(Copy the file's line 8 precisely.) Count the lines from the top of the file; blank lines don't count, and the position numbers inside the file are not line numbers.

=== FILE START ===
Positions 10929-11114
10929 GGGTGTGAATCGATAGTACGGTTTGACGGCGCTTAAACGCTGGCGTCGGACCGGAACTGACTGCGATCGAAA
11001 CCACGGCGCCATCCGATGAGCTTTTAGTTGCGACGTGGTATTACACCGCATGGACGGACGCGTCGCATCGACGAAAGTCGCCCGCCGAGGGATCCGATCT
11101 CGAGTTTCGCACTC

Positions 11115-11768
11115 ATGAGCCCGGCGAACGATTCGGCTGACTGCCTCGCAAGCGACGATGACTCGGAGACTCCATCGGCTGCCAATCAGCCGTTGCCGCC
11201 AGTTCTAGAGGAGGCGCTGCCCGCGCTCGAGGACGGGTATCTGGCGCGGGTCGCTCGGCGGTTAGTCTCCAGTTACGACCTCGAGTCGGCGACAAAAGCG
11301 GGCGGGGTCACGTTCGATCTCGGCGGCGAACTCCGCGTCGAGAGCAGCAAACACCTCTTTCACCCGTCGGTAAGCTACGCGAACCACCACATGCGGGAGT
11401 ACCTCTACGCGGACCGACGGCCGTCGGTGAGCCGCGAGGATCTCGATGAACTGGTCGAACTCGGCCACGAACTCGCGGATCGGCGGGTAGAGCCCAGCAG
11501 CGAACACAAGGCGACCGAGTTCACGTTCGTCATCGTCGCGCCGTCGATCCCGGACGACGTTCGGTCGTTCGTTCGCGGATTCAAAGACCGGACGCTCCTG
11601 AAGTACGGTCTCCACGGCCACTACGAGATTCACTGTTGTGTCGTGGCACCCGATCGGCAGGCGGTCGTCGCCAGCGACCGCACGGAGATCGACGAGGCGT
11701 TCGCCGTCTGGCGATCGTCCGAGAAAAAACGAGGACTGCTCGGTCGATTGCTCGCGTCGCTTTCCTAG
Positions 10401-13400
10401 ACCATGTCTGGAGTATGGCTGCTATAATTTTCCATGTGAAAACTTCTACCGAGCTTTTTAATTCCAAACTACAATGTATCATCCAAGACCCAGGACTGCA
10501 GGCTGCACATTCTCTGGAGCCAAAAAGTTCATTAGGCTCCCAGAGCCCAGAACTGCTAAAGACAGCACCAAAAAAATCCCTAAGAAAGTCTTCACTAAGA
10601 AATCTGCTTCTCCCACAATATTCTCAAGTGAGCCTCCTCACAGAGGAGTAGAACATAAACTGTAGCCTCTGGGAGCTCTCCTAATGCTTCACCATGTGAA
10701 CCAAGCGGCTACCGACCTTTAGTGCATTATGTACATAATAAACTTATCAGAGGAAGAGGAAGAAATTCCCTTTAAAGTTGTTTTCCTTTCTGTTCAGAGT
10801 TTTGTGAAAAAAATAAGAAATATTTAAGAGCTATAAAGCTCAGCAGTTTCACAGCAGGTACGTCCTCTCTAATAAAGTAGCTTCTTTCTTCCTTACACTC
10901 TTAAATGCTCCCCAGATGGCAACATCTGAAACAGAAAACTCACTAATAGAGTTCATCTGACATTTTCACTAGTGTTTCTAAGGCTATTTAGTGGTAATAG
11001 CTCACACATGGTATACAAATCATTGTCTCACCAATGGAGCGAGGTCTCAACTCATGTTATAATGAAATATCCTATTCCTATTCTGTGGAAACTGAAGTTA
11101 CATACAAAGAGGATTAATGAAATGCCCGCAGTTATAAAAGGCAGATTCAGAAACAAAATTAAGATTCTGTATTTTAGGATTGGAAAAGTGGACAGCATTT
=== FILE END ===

11301 GGCGGGGTCACGTTCGATCTCGGCGGCGAACTCCGCGTCGAGAGCAGCAAACACCTCTTTCACCCGTCGGTAAGCTACGCGAACCACCACATGCGGGAGT